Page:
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THE WONDERFUL WORLD OF SPORT
March 21, 1955
CALIFORNIA'S BELTING BEV
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March 21, 1955

The Wonderful World Of Sport

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CALIFORNIA'S BELTING BEV

Beverly Baker Fleitz, a strawberry blonde from Long Beach, Calif., is the leading—and easily the prettiest—aspirant to the world tennis throne recently vacated by Maureen Connolly. This week, lissome little (5 feet 4 inches, 116 pounds) Beverly celebrated her 25th birthday by defeating the veteran Louise Brough 8-6, 3-6, 6-2 in the finals of the La Jolla tournament. Just a year ago at La Jolla, Bev became a name—and a figure—to watch by dealing Little Mo Connolly her only 1954 setback. Forced to default in last fall's Nationals, Bev, now ranked third among U.S. women, is ready again to put her powerful and effective ambidextrous game to useful work. Mother of a two-year-old daughter, Bev says confidently: "I have good tournament temperament."

PEOPLE WITH PROBLEMS

Fighter kid Gavilan argues his case with gestures before the Miami Beach Boxing Commission. The former welterweight champion and his trainer, Ramon Mundito Medina, were accused of calling local boxing officials dishonest after Gavilan lost a decision there to Hector Constance. Fighter and trainer were fined $100 each.

Racer Donald Campbell, son of Sir Malcolm Campbell, poses with his 2�-ton turbo-jet hydroplane in which he hopes to smash the world water-speed record of 178.497 mph. During trials at Lake Ullswater, England, Campbell was nearly killed when he sped into shallow water at 150 mph, turned away with only six feet to spare.

Queen Elizabeth, displaying the royal sporting look for early March in wet England, was just another loser at the National Hunt Race Meeting in Cheltenham as her horses Devon Loch and M'as-tu-vu both lost. Pondering her failures with Sir Willoughby de Broke, the Queen wears an olive-green hat, a phantom beaver coat and zippered boots.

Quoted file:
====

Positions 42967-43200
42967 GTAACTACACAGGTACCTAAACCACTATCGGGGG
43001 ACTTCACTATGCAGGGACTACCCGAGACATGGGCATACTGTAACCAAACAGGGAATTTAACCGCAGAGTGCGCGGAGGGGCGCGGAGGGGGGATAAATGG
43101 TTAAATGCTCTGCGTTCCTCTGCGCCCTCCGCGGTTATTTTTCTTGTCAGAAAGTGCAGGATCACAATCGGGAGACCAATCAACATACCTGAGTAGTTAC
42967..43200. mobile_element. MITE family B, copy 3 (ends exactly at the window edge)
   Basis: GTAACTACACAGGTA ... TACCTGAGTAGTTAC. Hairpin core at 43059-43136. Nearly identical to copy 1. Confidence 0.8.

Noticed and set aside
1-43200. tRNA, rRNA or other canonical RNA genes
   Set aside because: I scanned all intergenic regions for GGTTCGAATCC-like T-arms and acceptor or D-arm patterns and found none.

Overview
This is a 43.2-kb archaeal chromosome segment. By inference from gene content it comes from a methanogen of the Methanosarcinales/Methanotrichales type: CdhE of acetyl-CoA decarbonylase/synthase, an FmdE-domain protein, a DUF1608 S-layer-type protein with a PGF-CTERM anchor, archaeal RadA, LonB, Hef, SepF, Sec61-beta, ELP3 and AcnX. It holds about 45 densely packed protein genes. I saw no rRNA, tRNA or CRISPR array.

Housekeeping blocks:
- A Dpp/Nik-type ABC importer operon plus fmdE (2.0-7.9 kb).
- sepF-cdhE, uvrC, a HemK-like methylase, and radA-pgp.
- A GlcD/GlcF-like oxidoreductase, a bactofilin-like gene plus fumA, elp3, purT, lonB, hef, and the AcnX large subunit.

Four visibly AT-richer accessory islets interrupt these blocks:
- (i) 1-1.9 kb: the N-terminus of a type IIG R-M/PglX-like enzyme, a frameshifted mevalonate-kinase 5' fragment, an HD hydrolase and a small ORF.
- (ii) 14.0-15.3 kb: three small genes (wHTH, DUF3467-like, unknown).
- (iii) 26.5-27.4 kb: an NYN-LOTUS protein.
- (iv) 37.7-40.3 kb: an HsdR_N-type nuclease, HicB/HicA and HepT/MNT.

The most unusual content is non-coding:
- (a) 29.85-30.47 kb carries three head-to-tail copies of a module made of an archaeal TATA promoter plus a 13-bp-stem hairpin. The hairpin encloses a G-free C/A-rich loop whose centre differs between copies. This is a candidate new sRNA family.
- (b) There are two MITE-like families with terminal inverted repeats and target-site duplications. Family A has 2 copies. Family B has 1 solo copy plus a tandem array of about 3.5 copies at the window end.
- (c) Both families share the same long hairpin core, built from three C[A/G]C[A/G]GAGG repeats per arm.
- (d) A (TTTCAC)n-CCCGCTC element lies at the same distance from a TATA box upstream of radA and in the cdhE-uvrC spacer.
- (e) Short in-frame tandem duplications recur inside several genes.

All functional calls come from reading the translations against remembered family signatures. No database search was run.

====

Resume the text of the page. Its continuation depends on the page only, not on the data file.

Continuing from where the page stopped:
Slugger Al Rosen, Cleveland's invaluable third baseman, reveals to the camera that he still cannot wrap the index finger of his right hand around a bat. Rosen injured the finger while fielding a grounder last season, thereafter his hitting sagged. Former home-run and RBI leader and Most Valuable Player in the American League, Rosen otherwise seems ready.

Fan (singular) And fans (plural) make early commitments to their favorite teams. In Miami (above) a lone rooter sits in the 68,000-seat Orange Bowl pulling for the rambunctious University of Miami Hurricanes in a spring practice game. At Milwaukee (below) several thousand Braves' fans, some of whom waited for 16 hours, mill about in the snow trying to get seats for the opening game against Cincinnati, April 12.

12 ROARING HOURS

Into the orange-grove town of Se-bring in southern Florida last week poured a special breed of sportsmen: the sports car road-race drivers, their accompanying pit crew technicians and thousands of wide-eyed spectators. They had due reason to take up positions at deactivated Sebring airport early Sunday morning. The occasion was the annual Florida International 12-hour Grand Prix of Endurance, an imposing name which suggests that Sebring has become the Le Mans of the western world, with its nine hours of daytime and three hours of darkness driving over a 5.2-mile course.

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